My name is Peter John Dawson b1938 Coventry Warwickshire and my family consisted of, father Alfred John b1909 Lee London, mother Mary Jean b1908 South Shields Co Durham and sister Patricia Phoebe b1936 Greenwich London. We lived in Coventry when World War two started in 1939.
My Dad Alfred John Dawson had been in the RAF from 1927 to 1933 then discharged to the Reserve. At the outbreak of war he was called up and retrained as a Cook and Butcher.
A scheme had been established called “The Joint Air Training Scheme”, In 1940 Dad was sent to South Africa as part of 5 Aircraft servicing unit [5 ASU], to help train English, South African and foreign members as pilots, navigators and gunners in the relative safety of South Africa.
We lived in a double story house at 65 Yelverton Street Coventry.
Pat and Peter Dawson 1939 in Coventry England.
Early in 1940 the house was badly damaged in a bombing raid and only the bottom half was habitable, a year later Mom had a “feeling” and we went to the shelters. On our return the house was completely demolished in a bombing raid.
We wandered up to South Shields Mom’s birth town where her Father lived, although almost 60 years old he was serving in the Merchant Marine as a sailor and was away at sea in the Russian or Atlantic convoys. We had just settled in his house when Mom had another feeling and we off to the shelters again, Mom with a tin pot on the head and Pat and myself in a pram with all our worldly possessions. On the way we met an air raid warden, he asked Mom, “ Latest Paris fashion miss”? Then told us a raid was coming. The next day we went home again, here was granddads third wife Alice [he had 5 and was living with the 6th before he died in 1965] telling a warden “A small blonde woman with two bairns, they must be in there somewhere”, he pointed behind her “I think they are behind you”.
Mom was desolate and approached the local Air Force base Commander. He organised for us to be sent to the married quarters of the Worcester Regiment, which was overseas at that time. Later we were told to prepare to join our Dad in South Africa, we departed in November/December of 1941 [I don’t know the name of the ship or the departure harbour] and arrived in Cape Town February 1942. Dad was given leave to meet us, and while they were getting reacquainted at a dinner and dance Pat and I were put to bed, a big thunderstorm brewed up and when Mom and Dad returned we were missing. Mom looked under the bed and there we were. Pat had made us a comfortable nest and we were fast asleep, habits die-hard.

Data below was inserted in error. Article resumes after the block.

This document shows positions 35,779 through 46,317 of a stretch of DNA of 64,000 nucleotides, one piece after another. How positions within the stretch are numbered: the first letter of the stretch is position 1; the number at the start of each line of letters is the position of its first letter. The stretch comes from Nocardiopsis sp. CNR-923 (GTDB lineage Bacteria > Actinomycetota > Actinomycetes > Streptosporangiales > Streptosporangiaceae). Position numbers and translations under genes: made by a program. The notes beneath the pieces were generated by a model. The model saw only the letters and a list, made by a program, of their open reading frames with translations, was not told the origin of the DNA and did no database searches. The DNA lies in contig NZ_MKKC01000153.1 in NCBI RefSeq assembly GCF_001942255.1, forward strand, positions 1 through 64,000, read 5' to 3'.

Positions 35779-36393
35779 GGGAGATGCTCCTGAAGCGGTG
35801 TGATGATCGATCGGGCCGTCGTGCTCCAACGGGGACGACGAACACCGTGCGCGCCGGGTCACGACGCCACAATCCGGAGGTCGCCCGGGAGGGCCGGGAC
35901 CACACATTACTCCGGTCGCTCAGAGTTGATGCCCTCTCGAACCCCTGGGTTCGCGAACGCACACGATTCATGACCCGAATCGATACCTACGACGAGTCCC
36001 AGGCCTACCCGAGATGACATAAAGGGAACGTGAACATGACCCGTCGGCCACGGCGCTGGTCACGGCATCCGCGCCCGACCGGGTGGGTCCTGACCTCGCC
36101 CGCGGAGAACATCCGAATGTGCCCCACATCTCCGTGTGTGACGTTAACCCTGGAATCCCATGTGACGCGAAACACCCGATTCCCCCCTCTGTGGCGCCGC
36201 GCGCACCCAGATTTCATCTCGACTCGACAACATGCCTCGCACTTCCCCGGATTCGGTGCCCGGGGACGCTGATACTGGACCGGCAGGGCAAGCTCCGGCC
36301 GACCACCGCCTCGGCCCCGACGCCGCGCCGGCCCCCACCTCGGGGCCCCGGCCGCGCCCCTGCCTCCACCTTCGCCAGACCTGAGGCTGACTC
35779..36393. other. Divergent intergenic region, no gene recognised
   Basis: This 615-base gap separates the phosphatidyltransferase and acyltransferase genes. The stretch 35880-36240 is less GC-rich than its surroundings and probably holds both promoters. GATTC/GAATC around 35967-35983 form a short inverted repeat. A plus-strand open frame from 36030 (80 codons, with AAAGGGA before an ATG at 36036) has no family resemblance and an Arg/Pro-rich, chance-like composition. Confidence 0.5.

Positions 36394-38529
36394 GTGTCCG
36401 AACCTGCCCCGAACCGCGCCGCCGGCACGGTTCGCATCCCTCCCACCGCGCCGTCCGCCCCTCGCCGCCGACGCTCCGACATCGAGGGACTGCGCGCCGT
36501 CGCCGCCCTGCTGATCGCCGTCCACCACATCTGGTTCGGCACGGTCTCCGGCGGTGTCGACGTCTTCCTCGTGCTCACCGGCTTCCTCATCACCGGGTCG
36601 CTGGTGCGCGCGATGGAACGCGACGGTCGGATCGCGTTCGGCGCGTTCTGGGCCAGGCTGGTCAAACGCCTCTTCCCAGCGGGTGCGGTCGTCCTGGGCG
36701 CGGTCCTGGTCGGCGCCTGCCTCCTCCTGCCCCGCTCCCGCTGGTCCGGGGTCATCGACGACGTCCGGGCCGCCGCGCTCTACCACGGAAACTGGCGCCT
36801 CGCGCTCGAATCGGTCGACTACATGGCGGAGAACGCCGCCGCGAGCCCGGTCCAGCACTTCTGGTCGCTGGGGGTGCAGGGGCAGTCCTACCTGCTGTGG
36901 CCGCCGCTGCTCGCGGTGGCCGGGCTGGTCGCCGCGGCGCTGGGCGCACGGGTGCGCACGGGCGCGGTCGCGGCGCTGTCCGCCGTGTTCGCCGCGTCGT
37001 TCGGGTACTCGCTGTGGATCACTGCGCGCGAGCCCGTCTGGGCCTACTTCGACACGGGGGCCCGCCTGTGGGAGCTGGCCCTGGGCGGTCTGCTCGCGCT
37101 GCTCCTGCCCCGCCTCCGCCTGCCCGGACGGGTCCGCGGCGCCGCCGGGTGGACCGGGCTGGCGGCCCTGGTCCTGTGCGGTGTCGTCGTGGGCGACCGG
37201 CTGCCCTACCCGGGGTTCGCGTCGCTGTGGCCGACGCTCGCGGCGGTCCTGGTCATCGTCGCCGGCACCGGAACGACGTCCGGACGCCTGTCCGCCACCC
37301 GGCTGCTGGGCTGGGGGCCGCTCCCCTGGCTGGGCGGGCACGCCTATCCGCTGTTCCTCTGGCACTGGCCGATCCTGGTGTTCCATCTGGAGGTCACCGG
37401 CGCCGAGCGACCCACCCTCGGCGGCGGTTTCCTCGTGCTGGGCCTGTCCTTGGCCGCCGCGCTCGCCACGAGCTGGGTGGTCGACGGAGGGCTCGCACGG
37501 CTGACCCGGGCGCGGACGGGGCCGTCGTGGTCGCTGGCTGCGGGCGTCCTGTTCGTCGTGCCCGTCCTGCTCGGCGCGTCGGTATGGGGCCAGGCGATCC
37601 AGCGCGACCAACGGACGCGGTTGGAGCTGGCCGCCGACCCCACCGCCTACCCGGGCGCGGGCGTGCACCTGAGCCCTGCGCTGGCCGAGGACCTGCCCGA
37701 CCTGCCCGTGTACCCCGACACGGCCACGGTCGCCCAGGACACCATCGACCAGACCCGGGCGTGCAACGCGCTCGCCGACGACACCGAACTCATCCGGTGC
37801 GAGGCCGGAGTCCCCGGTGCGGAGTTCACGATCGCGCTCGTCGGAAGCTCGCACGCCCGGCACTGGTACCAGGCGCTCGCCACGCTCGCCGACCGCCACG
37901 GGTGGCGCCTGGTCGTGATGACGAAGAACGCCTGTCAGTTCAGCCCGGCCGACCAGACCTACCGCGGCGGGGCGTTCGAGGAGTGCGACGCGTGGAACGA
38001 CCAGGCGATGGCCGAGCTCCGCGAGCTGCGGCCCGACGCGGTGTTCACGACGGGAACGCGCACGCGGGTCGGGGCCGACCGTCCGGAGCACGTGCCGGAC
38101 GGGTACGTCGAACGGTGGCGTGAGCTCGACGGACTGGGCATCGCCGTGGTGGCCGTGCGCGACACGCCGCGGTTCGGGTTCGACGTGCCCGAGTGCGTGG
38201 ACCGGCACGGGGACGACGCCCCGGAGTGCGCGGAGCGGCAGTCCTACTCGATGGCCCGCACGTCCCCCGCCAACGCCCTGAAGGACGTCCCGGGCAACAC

We travelled up to the Transvaal where Dad was based at Vereeniging [The Joining where two pioneer wagon trains had met in the previous century]; we were quartered at the Walker farm in De Deur [The Door] just outside Vereeniging.
Mary, Pat and Peter Dawson 1942 at the Walker farm.
Dad was transferred after a while to Pieterburg for a year then East London for the duration. Mom worked at The Saint Albans Church as a cook and housekeeper for the priests. We stayed with her for a while then Pat was sent across the road to the girls and ladies Convent I was sent to Cambridge Convent to start school. Dad was sent back to England early in 1945 but the war was nearly over so he was sent on a course then posted to Coventry till cessation of hostilities. We went to Durban for our return to England.
Alfred John Dawson 1945 in England.
Dad was sitting at Liverpool train station, it was raining, cold and miserable, no work, housing was impossible to get so he decided to return to South Africa, plenty work and it was nice and warm and houses were plenty. He telegrammed Mom and we travelled to Johannesburg where we wanted to live.
I eventually joined the South African Air Force in 1955 till retirement in 1992.
The SAAF gymnasium 1955, Peter Dawson in the middle
on his knees.
I married Carol Marais in 1959 and have four beautiful children and 10 grandchildren.
Warrant Officer 1st class Peter John Dawson on retirement 1992.
Peter and Carol Dawson on holiday 2008 on Cape Town beach.
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